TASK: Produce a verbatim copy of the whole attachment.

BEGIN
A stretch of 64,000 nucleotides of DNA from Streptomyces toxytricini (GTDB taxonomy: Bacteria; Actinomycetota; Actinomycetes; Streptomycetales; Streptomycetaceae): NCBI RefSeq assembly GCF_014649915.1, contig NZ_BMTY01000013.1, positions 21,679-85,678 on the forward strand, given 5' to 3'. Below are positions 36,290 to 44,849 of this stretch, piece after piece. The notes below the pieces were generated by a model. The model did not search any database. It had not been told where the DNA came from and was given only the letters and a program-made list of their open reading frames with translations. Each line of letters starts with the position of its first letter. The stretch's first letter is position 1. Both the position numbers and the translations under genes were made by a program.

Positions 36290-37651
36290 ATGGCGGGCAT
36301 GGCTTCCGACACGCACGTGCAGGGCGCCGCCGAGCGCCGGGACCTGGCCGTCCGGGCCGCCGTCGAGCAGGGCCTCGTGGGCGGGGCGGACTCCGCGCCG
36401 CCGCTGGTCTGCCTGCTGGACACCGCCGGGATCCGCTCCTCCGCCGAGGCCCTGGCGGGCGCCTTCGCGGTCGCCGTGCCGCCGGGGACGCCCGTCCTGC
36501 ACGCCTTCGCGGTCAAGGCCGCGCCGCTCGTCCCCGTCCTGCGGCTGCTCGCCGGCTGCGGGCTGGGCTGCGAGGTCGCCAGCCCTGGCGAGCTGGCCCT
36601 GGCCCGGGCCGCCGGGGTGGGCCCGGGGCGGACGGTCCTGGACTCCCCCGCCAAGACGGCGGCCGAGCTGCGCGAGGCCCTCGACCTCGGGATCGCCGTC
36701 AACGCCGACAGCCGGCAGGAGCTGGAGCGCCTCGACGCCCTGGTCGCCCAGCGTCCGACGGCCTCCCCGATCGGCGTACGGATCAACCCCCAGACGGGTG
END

A stretch of 64,000 nucleotides of DNA from Streptomyces toxytricini (GTDB taxonomy: Bacteria; Actinomycetota; Actinomycetes; Streptomycetales; Streptomycetaceae): NCBI RefSeq assembly GCF_014649915.1, contig NZ_BMTY01000013.1, positions 21,679-85,678 on the forward strand, given 5' to 3'. Below are positions 36,290 to 44,849 of this stretch, piece after piece. The notes below the pieces were generated by a model. The model did not search any database. It had not been told where the DNA came from and was given only the letters and a program-made list of their open reading frames with translations. Each line of letters starts with the position of its first letter. The stretch's first letter is position 1. Both the position numbers and the translations under genes were made by a program.

Positions 36290-37651
36290 ATGGCGGGCAT
36301 GGCTTCCGACACGCACGTGCAGGGCGCCGCCGAGCGCCGGGACCTGGCCGTCCGGGCCGCCGTCGAGCAGGGCCTCGTGGGCGGGGCGGACTCCGCGCCG
36401 CCGCTGGTCTGCCTGCTGGACACCGCCGGGATCCGCTCCTCCGCCGAGGCCCTGGCGGGCGCCTTCGCGGTCGCCGTGCCGCCGGGGACGCCCGTCCTGC
36501 ACGCCTTCGCGGTCAAGGCCGCGCCGCTCGTCCCCGTCCTGCGGCTGCTCGCCGGCTGCGGGCTGGGCTGCGAGGTCGCCAGCCCTGGCGAGCTGGCCCT
36601 GGCCCGGGCCGCCGGGGTGGGCCCGGGGCGGACGGTCCTGGACTCCCCCGCCAAGACGGCGGCCGAGCTGCGCGAGGCCCTCGACCTCGGGATCGCCGTC
36701 AACGCCGACAGCCGGCAGGAGCTGGAGCGCCTCGACGCCCTGGTCGCCCAGCGTCCGACGGCCTCCCCGATCGGCGTACGGATCAACCCCCAGACGGGTG